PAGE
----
Kaiser Permanente Washington Health Research Institute (KPWHRI) staff can access and analyze decades of high-quality data across 4.5 million Kaiser Permanente Washington members and former members. KPWHRI also collaborates with many other large health-related research organizations, allowing study teams to combine populations for statistical power and diversity. With decades of experience in multi-site research projects, KPWHRI’s programmers and other staff members have developed special expertise at integrating and analyzing information from multiple health care plans and data systems.
Kaiser Permanente Washington has a wealth of automated data available for research use, including administrative data such as insurance claims and health plan enrollment records, as well as patient care data from pharmacy, laboratory, hospital, and other systems that predate the advent of modern electronic health record (EHR) systems. The ability to combine health care utilization data with information on medical coverage allows KPWHRI researchers to report with confidence on patients’ complete health care experience.
Kaiser Permanente Washington data are stored on Microsoft Windows Server, UNIX, Oracle, SQL Server, and Teradata systems. Programs can extract information from all of these systems and integrate these data into the research environment for analysis.
KPWHRI programmers regularly use SAS, Python, R, REDCap, Microsoft Access, Microsoft SQL Server, and Microsoft Visual Studio.NET. They also draw from the free and open-source software community and employ tools for natural language processing and de-identifying textual data. Additionally, the distributed data models they build and maintain allow for interoperability with research collaborators including HCSRN’s Virtual Data Warehouse, the Sentinel Common Data Model, OHDSI’s OMOP Common Data Model, and previously the PCORNet Common Data Model.
Our staff’s familiarity with Kaiser Permanente Washington data and information systems results in short study startup times; high-quality, reliable data sets; and overall efficiency.
Kaiser Permanente Washington's electronic health records (EHRs) enable targeted study recruitment, efficiently identifying potential participants based on age, sex, diagnosis, procedures, and other characteristics. Our ability to configure the EHR system also allows us to conduct clinical research interventions that modify care and workflows in the real-world setting.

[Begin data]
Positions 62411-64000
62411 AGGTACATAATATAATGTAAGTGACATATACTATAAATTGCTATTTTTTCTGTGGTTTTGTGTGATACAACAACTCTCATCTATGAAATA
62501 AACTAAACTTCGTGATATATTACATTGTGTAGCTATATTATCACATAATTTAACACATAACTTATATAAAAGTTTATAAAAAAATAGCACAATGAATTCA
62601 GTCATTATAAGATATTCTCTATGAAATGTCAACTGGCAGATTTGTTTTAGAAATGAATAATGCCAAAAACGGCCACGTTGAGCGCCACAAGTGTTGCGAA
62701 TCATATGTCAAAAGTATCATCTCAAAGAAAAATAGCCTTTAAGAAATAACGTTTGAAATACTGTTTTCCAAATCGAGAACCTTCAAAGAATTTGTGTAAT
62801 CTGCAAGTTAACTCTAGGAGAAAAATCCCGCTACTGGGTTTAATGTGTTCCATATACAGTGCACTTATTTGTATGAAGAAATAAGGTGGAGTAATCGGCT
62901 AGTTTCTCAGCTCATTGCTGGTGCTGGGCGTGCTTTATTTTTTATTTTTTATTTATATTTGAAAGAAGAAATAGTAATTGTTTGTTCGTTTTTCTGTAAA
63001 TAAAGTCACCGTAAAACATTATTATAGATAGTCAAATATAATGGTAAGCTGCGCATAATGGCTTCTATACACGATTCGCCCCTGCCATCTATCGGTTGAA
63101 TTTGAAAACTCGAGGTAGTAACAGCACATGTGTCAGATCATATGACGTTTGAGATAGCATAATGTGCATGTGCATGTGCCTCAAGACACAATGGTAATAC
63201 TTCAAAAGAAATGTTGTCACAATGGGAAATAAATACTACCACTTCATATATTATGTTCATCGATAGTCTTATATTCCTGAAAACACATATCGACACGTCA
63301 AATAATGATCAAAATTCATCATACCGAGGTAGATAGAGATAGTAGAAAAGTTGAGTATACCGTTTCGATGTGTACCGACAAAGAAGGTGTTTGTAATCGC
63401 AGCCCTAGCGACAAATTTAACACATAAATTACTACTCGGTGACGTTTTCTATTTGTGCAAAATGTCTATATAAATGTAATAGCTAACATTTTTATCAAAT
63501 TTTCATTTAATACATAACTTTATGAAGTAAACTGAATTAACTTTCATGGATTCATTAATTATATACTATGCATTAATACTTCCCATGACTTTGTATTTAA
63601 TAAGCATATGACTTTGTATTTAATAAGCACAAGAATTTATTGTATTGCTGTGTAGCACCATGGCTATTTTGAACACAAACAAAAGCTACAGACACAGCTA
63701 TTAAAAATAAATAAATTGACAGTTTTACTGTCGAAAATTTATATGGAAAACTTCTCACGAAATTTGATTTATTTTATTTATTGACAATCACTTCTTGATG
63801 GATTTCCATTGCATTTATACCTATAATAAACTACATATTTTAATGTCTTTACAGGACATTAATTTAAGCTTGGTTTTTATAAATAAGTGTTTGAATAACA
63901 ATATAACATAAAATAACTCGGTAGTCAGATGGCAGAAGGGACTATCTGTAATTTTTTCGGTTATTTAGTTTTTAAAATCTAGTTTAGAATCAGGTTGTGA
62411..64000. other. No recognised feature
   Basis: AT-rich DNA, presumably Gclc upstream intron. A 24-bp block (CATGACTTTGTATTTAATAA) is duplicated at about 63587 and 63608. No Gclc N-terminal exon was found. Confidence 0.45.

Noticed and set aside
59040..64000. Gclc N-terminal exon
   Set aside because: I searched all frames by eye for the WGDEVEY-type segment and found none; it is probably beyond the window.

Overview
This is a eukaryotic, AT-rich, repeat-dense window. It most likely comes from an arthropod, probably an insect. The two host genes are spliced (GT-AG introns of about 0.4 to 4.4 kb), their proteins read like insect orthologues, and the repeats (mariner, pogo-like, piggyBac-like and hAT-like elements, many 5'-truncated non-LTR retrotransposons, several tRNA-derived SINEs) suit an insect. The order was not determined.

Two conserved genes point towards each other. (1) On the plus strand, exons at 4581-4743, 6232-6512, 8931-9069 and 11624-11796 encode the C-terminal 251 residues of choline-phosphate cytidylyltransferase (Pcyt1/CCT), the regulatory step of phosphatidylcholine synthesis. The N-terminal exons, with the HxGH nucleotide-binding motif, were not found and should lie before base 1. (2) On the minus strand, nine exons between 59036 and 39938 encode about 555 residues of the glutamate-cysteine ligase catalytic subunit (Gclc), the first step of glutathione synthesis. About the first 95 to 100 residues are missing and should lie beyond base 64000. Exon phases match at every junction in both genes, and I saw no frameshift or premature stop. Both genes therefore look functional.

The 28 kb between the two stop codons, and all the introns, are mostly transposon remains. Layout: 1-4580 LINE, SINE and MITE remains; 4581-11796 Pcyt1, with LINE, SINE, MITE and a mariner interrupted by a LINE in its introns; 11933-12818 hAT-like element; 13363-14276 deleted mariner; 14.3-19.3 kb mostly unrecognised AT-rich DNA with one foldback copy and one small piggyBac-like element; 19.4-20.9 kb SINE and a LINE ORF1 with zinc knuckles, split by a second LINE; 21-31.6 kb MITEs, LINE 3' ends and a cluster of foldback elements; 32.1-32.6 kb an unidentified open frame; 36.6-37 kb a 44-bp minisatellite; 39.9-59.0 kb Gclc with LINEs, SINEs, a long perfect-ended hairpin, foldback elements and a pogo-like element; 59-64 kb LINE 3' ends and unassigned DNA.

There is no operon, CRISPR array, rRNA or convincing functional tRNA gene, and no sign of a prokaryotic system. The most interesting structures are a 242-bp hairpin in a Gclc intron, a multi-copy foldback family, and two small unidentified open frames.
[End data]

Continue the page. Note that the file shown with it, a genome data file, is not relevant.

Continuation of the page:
The institute's medical-record reviewers are highly trained to abstract data from these records, following strict scientific protocols, ensuring data integrity, and protecting data security. They are also trained to protect patient privacy and confidentiality by following Kaiser Permanente Washington's standard policies and procedures for handling patient records.
Kaiser Permanente Washington patient care information is stored in Epic EHR. Reviewers also have access to a wealth of historic non-computerized medical charts that can be mined for diagnoses and medical history. Together, these resources provide an unequalled opportunity for health research and evaluation.
From Kaiser Permanente Washington Health Research Institute
See Eric B. Larson, MD, MPH, on “big data”
John Weeks, a senior research data warehouse engineer, presented at HCSRN’s 2021 conference regarding his team’s success in creating tools to transform data structures from the Virtual Data Warehouse into the ODHSI-OMOP data models. With the ability to quickly and accurately transform data so that it complies with this popular standard, KPHWRI can more nimbly compete for grant funding and collaborate with partners around the world.
Using doctor's notes to learn about drug reactions, dementia, and cannabis use.
Experts in health data discuss a widely used data model — its origin, organization, and current applications.
New research examines providers’ notes to understand patients’ cannabis use and health conditions.
Our Seattle offices sit on the occupied land of the Duwamish and by the shared waters of the Coast Salish people, who have been here thousands of years and remain. Learn about practicing land acknowledgment.